Is the New York Times Purposefully Giving People Bad Writing Advice?

Andrew Anglin
Daily Stormer
July 10, 2019

Just when you think you’ve reached the bottom of Jewish depravity, you open up a New York Times news alert and find a whole new level of weasel-fuckery.

Before we get into this latest act of sickening Jewish behavior I have discovered, I need to note that I am a better writer than anyone working at the New York Times, and probably a better writer than any journalist alive, excluding Glenn Greenwald, Seymour Hersh, Robert Fisk, Patrick Cockburn and maybe MILO’s combined team of ghostwriters (who are no longer active).

I don’t just mean “because I tell the truth” – I mean I am literally better at writing than these weird people by a huge margin. Even when you consider that I put out 15 times the word count of the average professional journalist and do not have an editor, my end product very simply has better prose and narrative and sentence structure than any of these disgusting people, who are not only evil, but entirely talentless.

I am not Hunter S. Thompson or Tom Wolfe, and never will be, but I will unquestionably be the greatest living journalist in a few years, because most of my competitors are going to die of old age and Glenn Greenwald is going to die from homosexuality-related disease.

Given this virtually uncontested position I hold, I was quite interested to read what advice the very poorly written and boring New York Times was giving to writers.

In a piece entitled “It’s Never Going to Be Perfect, So Just Get It Done,” columnist Tim Herrera – who is not only a bad writer, but also very ugly – appears to be giving bad writing advice on purpose.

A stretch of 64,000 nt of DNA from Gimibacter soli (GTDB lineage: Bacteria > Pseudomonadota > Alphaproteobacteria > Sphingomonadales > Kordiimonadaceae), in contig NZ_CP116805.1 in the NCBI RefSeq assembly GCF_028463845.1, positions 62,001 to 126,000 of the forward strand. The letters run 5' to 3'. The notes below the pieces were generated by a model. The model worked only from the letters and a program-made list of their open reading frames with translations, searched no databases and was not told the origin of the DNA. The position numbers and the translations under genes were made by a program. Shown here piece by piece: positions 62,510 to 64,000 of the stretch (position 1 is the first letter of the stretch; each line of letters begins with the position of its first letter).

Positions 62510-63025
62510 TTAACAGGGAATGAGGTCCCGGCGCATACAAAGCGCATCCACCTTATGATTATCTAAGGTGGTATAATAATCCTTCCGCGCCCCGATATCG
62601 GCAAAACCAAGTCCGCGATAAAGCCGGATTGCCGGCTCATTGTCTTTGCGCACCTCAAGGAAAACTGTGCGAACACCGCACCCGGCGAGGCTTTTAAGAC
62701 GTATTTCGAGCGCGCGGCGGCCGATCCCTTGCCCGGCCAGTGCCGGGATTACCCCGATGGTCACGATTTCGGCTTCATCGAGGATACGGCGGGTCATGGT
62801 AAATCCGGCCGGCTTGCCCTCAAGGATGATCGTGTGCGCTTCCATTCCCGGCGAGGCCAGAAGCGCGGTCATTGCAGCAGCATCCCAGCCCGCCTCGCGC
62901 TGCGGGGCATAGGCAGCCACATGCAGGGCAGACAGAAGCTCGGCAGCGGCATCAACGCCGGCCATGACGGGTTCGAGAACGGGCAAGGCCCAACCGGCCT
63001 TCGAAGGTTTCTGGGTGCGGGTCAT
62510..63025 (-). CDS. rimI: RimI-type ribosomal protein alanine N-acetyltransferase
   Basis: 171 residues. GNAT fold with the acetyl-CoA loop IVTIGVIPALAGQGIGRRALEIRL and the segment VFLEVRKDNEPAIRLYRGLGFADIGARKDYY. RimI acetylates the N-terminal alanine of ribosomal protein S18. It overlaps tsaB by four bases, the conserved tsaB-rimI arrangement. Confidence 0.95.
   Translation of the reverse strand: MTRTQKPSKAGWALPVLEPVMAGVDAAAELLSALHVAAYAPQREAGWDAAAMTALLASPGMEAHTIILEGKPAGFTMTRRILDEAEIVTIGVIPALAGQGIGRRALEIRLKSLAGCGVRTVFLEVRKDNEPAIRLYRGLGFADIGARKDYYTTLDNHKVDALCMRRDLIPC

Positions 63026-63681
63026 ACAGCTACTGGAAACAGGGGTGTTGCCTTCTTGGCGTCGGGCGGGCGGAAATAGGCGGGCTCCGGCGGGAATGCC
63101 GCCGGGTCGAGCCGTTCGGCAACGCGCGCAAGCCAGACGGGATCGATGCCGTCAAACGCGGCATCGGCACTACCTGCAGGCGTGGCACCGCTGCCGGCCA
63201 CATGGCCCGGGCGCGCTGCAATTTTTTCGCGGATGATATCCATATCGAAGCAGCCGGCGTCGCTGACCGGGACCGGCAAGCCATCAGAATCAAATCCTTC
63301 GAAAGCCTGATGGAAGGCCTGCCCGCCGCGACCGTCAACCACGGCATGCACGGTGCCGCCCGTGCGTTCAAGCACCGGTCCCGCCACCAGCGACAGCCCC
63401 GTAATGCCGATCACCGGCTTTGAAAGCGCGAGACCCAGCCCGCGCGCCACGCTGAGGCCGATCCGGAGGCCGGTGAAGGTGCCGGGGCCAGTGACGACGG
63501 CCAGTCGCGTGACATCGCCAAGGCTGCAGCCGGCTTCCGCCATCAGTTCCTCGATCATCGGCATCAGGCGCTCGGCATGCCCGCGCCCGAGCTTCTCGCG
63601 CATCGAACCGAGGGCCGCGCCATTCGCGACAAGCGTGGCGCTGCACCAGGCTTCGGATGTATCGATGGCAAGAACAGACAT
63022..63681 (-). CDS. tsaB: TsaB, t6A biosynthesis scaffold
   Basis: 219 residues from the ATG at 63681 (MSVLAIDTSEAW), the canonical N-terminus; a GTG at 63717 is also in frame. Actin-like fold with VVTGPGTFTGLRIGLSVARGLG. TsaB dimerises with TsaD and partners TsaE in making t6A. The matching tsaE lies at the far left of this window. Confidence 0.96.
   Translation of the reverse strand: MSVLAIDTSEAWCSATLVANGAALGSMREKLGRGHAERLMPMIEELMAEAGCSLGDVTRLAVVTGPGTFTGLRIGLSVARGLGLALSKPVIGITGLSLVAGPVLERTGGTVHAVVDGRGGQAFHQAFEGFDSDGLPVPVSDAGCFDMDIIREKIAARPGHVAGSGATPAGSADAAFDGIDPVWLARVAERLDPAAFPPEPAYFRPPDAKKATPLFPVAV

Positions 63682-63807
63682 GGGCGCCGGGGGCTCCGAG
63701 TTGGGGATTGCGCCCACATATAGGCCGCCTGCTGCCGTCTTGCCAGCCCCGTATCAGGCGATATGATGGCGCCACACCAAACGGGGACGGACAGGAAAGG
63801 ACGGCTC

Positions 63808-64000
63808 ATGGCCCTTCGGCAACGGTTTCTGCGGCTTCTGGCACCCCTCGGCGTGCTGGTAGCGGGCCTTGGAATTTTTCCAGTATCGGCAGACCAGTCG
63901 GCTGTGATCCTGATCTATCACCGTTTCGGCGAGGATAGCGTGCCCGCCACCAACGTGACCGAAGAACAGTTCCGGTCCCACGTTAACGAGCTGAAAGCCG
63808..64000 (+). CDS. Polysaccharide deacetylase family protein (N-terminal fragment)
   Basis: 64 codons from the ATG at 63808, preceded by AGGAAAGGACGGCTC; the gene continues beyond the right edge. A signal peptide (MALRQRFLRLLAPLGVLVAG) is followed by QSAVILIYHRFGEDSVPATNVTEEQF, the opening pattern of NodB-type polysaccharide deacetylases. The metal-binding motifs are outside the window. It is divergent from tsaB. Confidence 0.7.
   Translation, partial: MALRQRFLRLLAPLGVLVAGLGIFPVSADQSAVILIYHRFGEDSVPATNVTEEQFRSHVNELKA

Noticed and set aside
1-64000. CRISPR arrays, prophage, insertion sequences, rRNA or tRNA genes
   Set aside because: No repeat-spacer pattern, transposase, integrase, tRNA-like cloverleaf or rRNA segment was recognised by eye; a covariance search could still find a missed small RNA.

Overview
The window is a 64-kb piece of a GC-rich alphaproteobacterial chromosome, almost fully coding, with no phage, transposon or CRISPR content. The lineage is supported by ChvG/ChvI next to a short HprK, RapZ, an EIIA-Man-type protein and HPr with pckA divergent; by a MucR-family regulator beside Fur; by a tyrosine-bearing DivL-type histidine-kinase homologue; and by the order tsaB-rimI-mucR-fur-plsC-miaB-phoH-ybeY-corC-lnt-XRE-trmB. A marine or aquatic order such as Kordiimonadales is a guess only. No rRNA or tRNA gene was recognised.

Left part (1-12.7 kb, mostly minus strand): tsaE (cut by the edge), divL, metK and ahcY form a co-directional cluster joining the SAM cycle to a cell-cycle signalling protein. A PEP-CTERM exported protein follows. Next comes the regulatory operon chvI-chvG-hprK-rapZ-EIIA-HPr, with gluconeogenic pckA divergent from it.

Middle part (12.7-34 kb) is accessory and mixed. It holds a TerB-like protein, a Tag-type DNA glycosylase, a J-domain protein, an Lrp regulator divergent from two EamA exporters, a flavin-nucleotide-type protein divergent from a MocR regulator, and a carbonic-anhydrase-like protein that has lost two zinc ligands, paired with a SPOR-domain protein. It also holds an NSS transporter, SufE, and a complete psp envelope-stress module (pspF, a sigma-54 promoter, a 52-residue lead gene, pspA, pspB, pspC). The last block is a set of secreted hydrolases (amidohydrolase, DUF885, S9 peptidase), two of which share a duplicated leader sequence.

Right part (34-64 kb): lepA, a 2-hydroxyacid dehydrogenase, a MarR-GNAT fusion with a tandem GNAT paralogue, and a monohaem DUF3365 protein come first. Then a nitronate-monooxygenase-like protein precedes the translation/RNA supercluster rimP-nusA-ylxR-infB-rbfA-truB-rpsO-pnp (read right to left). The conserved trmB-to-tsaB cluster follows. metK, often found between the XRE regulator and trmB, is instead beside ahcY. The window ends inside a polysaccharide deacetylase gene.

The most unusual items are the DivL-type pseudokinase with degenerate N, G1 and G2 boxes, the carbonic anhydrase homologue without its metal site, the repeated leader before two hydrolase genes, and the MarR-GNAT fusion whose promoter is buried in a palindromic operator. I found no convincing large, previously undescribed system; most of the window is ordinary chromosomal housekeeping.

Tim Herrera

Tim starts out by describing his own struggles with trying to put out the “perfect” piece, and obsessively reworking his material.

I’d come back to my meager Google Doc every few days, reworking the same few sentences, each time thinking I was finally ready to finish. But I never really made any progress — I wanted it to be just right, and I fell into an editing and re-editing spiral. But, of course, just right is a mirage that never materializes, and that mirage prevented me from … actually finishing this newsletter.

Is the prose here any better for all of that incremental faux-progress? Probably not! I wanted it to be, but I know that if I had just gotten it done when I wanted to, instead of examining every word with a microscope, I could’ve saved myself a lot of unnecessary stress (and actually hit my self-imposed deadline). And that needless obsession with perfection is kind of the whole deal: By agonizing over tiny improvements in our work — if they even are improvements — we prevent ourselves from achieving the actual goal of, you know, doing the work.

“At some point, we must remind ourselves, any changes we make to a creation no longer make it better but just different (and sometimes worse),” Dr. Alex Lickerman wrote in Psychology Today on the topic of just getting things done. “Recognizing that inflection point — the point at which our continuing to rework our work reaches a law of diminishing returns — is one of the hardest skills to learn, but also one of the most necessary.”

I don’t have this issue, as I write thousands of words per day and rarely – if ever – even bother to proofread, let alone rework my prose. On some pieces that I think are especially important, I do proofread and sometimes switch things up here and there, but it’s not something I’ve ever stressed over.

However, I am aware that many people do have this issue – particularly those on the low-end of the talent spectrum – and I do not take any particular issue with telling people to not compulsively try to rework sentences. That seems to me something which should be self-explanatory, but it isn’t wrong.

He inanely rambles for a bit in order to drive that point home, citing some nonsense that no one cares about.

But later, it gets very stupid – diabolically stupid.